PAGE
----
Personnel Safety, Regulatory Developments

OSHA Will Not Reconsider Arizona State Plan Over Fall Protection Conflicts

OSHA will no longer pursue reconsideration of Arizona’s occupational safety and health program, the agency announced in a July 26 Federal Register (FR) notice (84 FR 35989). OSHA had proposed pulling its approval of the state program over a state fall protection statute that failed to align with federal standards.

Fall protection, PPE

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States are allowed to operate their own workplace safety and health programs only under plans approved by the federal agency. OSHA conducts all inspections and enforcement of federal occupational safety and health regulations in states and territories without approved state plans.

‘At Least as Effective’

Arizona and OSHA have had conflicts over fall protection requirements since 2011:

  • The Arizona Occupational Safety and Health Division (ADOSH) of the Industrial Commission of Arizona on June 16, 2011, adopted a new residential construction fall protection standard (STD 03-11-002);
  • Arizona’s new fall protection requirements would be triggered when workers were exposed to heights of 15 feet or greater;
  • The trigger for federal fall protection requirements is exposure to heights of 6 feet or greater;
  • The change in Arizona requirements would leave workers with little or no protection at heights between 6 and 15 feet; and
  • The Arizona legislature then passed state laws codifying ADOSH’s changes.

ADOSH and the state legislature also planned to allow employers in residential construction to use a single fall protection plan for all worksites.

State occupational safety and health laws and regulations must be “at least as effective” as federal standards, to meet the requirements of the federal Occupational Safety and Health Act. Any changes to state safety requirements must be reviewed by OSHA for federal approval.

On August 21, 2014, OSHA proposed rejecting the Arizona residential construction fall protection statute and reconsidering approval of the Arizona state plan.

The federal agency, on February 6, 2015, formally rejected the state residential fall protection law but deferred a final decision on the state plan approval.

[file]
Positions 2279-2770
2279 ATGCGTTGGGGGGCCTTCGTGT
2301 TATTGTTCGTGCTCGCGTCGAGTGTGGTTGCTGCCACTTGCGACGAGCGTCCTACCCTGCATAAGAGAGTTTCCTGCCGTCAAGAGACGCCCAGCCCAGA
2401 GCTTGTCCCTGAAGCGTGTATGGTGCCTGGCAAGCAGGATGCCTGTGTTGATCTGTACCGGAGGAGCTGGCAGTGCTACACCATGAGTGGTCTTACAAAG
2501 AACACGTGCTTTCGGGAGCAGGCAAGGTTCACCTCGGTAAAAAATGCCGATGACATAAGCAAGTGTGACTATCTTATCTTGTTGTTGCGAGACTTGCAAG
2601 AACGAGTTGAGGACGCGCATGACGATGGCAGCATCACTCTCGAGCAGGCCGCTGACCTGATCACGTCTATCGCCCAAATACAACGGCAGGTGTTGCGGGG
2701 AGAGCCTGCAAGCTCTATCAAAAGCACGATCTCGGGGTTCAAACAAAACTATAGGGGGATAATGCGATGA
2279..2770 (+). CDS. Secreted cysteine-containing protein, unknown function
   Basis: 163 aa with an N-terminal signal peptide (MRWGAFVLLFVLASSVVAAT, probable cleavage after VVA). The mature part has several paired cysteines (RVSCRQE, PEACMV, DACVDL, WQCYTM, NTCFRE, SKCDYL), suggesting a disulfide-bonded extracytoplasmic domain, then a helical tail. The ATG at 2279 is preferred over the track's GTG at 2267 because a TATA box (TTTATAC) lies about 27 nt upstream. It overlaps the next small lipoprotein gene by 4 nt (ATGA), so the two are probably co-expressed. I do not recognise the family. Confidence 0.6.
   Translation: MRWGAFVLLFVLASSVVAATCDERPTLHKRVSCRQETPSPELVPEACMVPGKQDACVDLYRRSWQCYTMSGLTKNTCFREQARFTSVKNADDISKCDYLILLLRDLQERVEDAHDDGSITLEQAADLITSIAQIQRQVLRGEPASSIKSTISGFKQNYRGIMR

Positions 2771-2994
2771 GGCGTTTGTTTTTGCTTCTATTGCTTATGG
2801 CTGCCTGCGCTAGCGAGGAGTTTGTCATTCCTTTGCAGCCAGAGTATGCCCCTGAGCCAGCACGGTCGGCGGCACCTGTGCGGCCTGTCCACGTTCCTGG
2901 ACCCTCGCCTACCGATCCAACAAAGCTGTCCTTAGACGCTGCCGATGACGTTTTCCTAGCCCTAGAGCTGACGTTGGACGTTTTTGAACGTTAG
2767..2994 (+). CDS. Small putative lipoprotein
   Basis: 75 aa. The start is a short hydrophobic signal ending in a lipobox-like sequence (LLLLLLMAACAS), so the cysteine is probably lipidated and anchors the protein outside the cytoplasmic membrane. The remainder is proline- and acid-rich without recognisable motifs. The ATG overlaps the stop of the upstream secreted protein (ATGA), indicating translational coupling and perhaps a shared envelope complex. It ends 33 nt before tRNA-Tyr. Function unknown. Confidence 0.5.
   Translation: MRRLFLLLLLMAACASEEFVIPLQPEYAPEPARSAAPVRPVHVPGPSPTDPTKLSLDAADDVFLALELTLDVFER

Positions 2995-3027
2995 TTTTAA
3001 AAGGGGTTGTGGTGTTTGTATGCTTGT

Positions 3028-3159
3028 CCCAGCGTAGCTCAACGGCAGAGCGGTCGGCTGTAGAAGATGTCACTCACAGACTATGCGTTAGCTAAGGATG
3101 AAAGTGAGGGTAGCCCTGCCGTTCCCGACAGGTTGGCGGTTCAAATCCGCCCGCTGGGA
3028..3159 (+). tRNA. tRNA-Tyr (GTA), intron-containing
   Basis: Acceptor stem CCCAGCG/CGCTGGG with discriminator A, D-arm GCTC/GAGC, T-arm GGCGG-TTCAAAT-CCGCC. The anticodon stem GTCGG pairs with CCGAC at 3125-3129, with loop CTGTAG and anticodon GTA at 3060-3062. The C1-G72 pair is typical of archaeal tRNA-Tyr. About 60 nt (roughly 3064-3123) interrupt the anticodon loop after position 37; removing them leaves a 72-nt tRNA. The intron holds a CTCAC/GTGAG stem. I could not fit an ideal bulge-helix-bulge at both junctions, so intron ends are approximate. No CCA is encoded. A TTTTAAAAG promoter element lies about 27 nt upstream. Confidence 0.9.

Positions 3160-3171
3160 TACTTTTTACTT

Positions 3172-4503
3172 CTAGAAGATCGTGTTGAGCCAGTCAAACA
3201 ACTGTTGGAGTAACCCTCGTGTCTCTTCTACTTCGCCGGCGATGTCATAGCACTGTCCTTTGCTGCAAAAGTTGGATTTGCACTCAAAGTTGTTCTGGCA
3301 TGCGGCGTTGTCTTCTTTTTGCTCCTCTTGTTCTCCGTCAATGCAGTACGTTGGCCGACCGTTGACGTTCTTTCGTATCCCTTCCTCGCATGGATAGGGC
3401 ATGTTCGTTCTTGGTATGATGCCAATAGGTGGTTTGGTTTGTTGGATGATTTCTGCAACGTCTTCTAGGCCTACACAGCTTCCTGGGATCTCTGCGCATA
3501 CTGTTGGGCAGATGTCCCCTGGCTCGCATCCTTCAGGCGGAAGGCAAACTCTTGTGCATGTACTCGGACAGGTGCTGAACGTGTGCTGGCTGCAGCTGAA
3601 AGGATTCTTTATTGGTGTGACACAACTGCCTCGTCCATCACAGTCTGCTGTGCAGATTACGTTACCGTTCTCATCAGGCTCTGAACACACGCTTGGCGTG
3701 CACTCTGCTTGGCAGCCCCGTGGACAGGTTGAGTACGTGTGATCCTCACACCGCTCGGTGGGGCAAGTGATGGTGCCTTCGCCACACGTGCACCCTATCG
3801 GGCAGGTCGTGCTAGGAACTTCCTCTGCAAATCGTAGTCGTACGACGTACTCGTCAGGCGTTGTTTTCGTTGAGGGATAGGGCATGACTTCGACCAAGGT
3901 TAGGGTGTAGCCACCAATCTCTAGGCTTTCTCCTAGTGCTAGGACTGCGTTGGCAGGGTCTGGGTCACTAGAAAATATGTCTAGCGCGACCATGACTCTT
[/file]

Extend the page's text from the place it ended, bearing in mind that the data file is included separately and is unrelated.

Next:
The statute codifying the fall protection requirements contained a clause repealing the state law if OSHA rejected the change. OSHA deferred reconsideration with the understanding that Arizona laws and regulations would revert to the federal fall protection standard.

Arizona has since adopted and enforced the federal standard (29 C.F.R. 1926, subpart M). OSHA has monitored the issue closely and concluded the state has successfully implemented the standard.

State Regulations Vary

There are 22 state plans in U.S. states and territories. Some state plans like those in Connecticut, Illinois, Maine, New Jersey, New York, and the U.S. Virgin Islands only apply to local and state government employees. Federal OSHA still oversees workplace safety and health of private sector employees in those jurisdictions.

State laws and regulations must be at least as effective as federal standards. However, some states have standards for which there is no federal equivalent. California has ergonomics and injury and illness prevention plan standards. California and Washington State have standards for outdoor heat exposure. Minnesota has a standard for indoor and outdoor exposures to both cold and heat.

Fall Citations, Fatalities

Failure to provide fall protection remains one of the most frequently cited OSHA violations. In 2017, 887 fatal slips, trips, and falls accounted for 17.2 percent of the 5,147 worker deaths reported in the most recent Census of Fatal Occupational Injuries.

Residential construction workers face fall hazards on ladders, roofs, and scaffolds. Steps that employers must take include:

  • Use ladders on flat and level ground and secure and position ladders in the safest possible location;
  • Extend the side rails of ladders 3 feet above the roof’s edge;
  • Ensure workers maintain three points of contact with the ladder at all times;
  • Ensure scaffolds are fully planked, inspect scaffolds and all scaffold parts before each use, and secure scaffolds (locking the wheels on mobile scaffolds);
  • Use guardrails or a fall arrest system of scaffolds more than 10 feet above a lower level; and
  • Ensure workers use fall arrest systems and that fall arrest systems are correctly anchored.